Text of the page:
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Shaye Elliot headshotShaye Elliott is the founder of the popular blog, “The Elliott Homestead” And author of two farm-to-table cookbooks, From Scratch and Family Table. She is a chicken keeper, cow milker, pig wrangler, avid gardener, and spends much of her summer preserving a variety of foods for the winter larder. Shaye lives with her husband, Stuart, and their four children in Malaga, Washington.

The homesteading movement is continuing to grow, as more people are stepping up to have a hand in where their food comes from. Whether you want to dabble or immerse yourself completely in the do-it-yourself, back-to-basics lifestyle, WELCOME TO THE FARM is a comprehensive, fully illustrated guide to growing the very best food right in your own backyard. Shaye Elliott takes readers on a journey that teaches them how to harvest baskets full of organic produce, milk a dairy cow (and make butter), plant a homestead orchard, can jams and jellies, and even raise chickens and bees. From her experience running The Elliott Homestead, Shaye provides all the how-to wisdom you need to know about:

  • The benefits of a home garden
  • The basics of seed starting
  • Building your own greenhouse
  • What belongs in the winter garden
  • Canning, freezing, and dehydrating techniques and recipes
  • The pros and cons of caged vs. free-range chickens
  • Keeping a dairy cow and what to do with all the milk
  • Raising animals for meat
  • Making your own cider and wine
  • And so much more!

WELCOME TO THE FARM is aimed to serve homesteaders and urban-farmers alike, guiding them through the beginning stages of small-area farming and utilizing whatever amount of space they have available for optimal and delicious food production.



Junket is cheese . . . in a way. But it’s totally not cheese. Junket is flan in a way . . .
but totally not flan. And junket is custard-esque . . . but not at all. Junket is in a
category all its own.

  • 1 quart raw, organic milk
  • 1 tablespoon active kefir or whey
  • ½ cup maple syrup or honey (or to taste)
  • ¼ teaspoon salt
  • 1 teaspoon ground cinnamon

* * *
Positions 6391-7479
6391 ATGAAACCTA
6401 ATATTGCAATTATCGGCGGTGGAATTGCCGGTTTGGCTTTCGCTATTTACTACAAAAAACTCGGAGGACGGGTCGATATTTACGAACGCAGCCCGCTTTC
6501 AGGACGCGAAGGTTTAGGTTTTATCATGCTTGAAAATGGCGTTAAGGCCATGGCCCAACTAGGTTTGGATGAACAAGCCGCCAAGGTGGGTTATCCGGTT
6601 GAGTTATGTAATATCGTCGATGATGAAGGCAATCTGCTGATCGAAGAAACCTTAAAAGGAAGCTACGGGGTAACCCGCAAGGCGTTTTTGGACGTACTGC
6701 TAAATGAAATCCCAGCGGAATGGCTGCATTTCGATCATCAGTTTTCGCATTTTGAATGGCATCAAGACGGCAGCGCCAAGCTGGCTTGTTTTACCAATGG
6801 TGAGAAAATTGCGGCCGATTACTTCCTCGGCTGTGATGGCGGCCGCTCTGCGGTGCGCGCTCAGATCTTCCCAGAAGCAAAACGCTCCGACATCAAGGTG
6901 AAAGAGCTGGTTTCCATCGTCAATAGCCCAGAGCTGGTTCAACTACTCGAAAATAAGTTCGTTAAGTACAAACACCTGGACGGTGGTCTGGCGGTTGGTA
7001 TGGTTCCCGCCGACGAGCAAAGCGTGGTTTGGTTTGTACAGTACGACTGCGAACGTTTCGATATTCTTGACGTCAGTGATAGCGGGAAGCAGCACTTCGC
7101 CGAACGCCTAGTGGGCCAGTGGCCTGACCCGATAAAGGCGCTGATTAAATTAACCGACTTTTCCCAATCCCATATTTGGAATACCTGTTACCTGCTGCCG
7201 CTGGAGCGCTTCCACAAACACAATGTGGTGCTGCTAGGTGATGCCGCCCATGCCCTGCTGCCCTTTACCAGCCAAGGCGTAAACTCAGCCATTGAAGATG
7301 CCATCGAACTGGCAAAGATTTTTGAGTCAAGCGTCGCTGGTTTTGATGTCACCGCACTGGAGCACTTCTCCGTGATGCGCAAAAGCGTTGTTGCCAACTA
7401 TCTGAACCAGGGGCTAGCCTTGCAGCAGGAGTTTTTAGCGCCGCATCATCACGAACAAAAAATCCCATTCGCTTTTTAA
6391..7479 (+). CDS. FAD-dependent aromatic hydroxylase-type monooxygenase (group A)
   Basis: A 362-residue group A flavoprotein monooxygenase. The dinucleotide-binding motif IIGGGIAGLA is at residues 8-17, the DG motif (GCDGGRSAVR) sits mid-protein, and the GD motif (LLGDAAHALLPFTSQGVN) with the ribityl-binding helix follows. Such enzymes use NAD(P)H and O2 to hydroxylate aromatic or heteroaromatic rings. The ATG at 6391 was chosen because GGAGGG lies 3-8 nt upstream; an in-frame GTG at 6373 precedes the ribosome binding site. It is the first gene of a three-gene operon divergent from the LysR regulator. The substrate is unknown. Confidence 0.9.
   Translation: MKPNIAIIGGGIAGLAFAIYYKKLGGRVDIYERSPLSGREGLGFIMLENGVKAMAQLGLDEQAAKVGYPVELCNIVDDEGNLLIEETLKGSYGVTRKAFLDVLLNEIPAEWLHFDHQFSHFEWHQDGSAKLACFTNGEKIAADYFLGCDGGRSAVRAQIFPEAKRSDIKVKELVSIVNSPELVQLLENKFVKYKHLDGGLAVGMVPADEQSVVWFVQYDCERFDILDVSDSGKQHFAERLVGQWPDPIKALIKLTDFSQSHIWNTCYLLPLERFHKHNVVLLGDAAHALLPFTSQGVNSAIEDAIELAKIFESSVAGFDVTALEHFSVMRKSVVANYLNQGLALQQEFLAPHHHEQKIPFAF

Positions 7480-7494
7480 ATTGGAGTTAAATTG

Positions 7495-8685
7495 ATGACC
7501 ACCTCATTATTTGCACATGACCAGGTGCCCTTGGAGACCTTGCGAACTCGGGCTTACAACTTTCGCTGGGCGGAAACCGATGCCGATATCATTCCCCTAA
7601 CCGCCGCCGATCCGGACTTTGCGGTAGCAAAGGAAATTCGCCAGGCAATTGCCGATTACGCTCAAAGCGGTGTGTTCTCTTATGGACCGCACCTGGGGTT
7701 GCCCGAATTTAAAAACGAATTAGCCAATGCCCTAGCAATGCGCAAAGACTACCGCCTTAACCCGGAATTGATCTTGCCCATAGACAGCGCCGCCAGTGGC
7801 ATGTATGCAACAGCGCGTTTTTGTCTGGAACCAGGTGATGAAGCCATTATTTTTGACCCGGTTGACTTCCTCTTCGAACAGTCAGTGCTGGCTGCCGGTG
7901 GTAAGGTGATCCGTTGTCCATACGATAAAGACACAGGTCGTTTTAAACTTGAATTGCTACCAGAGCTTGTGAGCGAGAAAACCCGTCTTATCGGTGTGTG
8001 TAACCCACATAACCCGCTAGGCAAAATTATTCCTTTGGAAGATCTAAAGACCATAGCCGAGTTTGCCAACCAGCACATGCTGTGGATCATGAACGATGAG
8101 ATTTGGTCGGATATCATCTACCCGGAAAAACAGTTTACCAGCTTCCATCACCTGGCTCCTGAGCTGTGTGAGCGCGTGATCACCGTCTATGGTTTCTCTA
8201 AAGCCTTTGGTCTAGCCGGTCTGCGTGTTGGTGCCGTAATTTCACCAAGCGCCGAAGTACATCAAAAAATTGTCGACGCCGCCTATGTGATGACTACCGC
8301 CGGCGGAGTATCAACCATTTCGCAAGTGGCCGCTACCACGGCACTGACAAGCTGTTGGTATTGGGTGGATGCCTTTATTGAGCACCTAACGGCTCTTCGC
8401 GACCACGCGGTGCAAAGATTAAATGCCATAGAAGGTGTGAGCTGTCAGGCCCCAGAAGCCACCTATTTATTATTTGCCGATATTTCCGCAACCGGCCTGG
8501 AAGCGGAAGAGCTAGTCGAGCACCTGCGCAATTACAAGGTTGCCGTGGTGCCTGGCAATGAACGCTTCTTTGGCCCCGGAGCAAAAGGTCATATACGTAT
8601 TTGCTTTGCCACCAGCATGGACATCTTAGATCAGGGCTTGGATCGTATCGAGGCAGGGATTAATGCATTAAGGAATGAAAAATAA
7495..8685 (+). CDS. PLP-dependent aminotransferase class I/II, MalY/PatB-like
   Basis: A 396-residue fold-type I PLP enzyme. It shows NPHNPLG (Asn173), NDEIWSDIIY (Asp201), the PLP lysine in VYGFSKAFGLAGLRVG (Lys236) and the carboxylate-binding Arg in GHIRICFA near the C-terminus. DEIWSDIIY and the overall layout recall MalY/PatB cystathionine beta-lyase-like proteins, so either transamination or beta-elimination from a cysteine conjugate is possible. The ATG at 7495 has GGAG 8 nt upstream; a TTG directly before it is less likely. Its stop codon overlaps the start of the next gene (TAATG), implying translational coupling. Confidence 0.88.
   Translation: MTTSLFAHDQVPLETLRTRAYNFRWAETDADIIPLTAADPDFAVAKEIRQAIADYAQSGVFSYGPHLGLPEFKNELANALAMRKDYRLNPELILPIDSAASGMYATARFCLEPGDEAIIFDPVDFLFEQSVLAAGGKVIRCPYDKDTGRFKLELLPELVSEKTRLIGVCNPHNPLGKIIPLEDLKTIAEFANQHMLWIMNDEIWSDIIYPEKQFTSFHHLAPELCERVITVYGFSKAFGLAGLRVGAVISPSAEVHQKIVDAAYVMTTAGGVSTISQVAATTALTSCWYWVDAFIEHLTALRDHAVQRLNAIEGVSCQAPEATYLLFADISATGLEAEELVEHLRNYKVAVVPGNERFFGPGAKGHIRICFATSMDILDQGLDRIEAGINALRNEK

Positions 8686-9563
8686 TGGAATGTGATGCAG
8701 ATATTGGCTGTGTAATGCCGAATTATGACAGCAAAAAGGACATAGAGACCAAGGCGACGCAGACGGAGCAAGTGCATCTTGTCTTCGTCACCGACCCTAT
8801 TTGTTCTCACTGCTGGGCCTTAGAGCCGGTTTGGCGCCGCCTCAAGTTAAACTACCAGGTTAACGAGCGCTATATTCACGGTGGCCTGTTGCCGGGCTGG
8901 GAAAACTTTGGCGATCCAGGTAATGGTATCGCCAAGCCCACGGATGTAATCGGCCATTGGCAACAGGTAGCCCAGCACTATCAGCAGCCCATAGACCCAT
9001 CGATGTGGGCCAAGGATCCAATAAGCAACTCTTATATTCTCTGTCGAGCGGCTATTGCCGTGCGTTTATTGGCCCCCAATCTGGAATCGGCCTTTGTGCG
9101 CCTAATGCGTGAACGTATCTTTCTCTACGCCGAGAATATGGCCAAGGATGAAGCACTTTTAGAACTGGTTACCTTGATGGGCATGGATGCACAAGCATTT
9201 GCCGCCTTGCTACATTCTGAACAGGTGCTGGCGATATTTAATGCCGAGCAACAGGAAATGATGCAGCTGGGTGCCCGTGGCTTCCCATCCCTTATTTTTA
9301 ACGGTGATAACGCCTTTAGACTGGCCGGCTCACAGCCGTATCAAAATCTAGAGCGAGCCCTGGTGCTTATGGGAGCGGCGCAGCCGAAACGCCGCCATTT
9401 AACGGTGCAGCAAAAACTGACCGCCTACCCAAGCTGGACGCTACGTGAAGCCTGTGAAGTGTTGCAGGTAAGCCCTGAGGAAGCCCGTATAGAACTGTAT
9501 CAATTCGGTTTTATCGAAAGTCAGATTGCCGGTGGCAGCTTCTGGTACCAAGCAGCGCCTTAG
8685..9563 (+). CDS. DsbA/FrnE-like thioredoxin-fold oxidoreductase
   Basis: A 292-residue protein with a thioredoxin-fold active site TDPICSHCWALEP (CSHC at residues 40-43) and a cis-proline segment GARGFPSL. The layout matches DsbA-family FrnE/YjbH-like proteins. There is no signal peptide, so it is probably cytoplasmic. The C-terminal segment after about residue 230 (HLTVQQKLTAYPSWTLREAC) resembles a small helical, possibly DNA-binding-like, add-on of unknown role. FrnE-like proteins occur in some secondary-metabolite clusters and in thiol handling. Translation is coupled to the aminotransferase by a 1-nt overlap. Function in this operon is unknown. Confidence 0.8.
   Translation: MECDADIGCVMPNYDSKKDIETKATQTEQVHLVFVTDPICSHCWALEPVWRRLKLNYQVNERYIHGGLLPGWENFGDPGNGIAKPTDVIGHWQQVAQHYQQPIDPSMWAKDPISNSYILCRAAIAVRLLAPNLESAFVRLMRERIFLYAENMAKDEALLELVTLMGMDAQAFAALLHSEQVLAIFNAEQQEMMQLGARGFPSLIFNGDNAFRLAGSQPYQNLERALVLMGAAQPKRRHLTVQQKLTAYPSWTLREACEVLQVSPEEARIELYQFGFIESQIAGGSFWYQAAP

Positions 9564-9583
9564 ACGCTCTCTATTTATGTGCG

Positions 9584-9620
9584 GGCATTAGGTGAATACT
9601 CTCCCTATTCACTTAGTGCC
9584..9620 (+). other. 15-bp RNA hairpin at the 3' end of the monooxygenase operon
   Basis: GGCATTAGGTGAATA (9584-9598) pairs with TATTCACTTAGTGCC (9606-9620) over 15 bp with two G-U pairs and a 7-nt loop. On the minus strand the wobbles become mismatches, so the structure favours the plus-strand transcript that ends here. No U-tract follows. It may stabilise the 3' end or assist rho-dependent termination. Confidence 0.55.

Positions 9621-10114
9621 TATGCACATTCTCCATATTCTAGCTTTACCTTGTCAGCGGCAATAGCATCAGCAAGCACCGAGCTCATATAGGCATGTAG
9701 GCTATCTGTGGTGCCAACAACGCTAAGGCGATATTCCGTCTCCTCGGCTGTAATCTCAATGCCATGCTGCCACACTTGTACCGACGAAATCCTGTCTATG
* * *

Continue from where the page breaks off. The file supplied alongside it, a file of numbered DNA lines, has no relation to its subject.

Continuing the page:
• ½ teaspoon ground nutmeg
  • ½ teaspoon cardamom
  • 2 drops liquid rennet or 1⁄16th of a rennet tablet
  • ¼ cup filtered water

Warm your milk gently on the stove in a small saucepan until it reaches 90 degrees Fahrenheit and then turn off the heat.

Add the kefir into the milk, cover the pot, and allow it to incubate for 1 hour. This will allow the good bacteria time to grow and flourish. It’s like microbial science right on your stove top. I can’t be the only one who thinks this is insanely cool.

After incubating the milk, mix in the maple syrup, salt, and spices. Stir to combine.

Dissolve the rennet in the filtered water and add this to the milk. Gently stir to combine.

Pour the junket into cups or serving dishes of your choice. I use coffee mugs. Because they’re pretty, yo. And that’s important. Individual serving dishes work best.

Let the junket set for 1 to 2 hours, or until firm. Junket can be kept in the refrigerator until you’re ready to serve, but I enjoy it best at room temperature and right away!

Homemade Bacon

Homemade Bacon

Back in the day, people knew how to do cool things. Well, I think they’re cool. Surely I can’t be the only one in the world that thinks it’s exceptionally cool to cure pork belly and hang it in your kitchen.

  • Fresh pork belly from the best-quality hog you can find (If you can’t grow your own pigs yet, find a local pork farmer or talk to a high-quality local butcher)
  • About 6 cups dehydrated whole cane sugar
  • About 6 cups coarse sea salt

Combine the sugar and salt. Generously rub the flesh side of the pork belly with the mixture.

Rub the sugar and salt into the flesh some more.

Did I mention you need to rub the ol’ pork belly down with the sugar and salt? Make sure to get the sides too—anywhere water can accumulate.

Stack the uncovered pork belly into a large plastic bin. Stick it in the refrigerator and forget about it until the next day. Dump the accumulated liquid out of the plastic bin and rerub the flesh with the sugar and salt. Stack it all back in the tub and stick it in the fridge again.

The next day, dump out any accumulated liquid and rub the sugar and salt mixture on any part of the pork belly where the salt and sugar has completely dissolved. A thin layer will do. Repeat this process every day until liquid stops accumulating in the bin. On average, around a week or two will do.

Rinse the pork belly with water, using your fingertips to scrub off any remaining sugar and salt. Pat dry.

Voila! Cured bacon.

At this point, you can run a meat hook through a corner of the bacon slab and store it at room temperature while you cut off pieces to cook up as you wish! We bring out our slab on special mornings, cut off a piece, and fry it up. Everyone loves bacon day.

These recipes may be reproduced with the following credit:

Recipes from WELCOME TO THE FARM: How-to Wisdom from The Elliott Homestead by Shaye Elliott. (Lyons Press; April 1, 2017; $21.95/Paperback, ISBN: 978-1493026012).

Contact: Jess Kastner
(203) 458-4511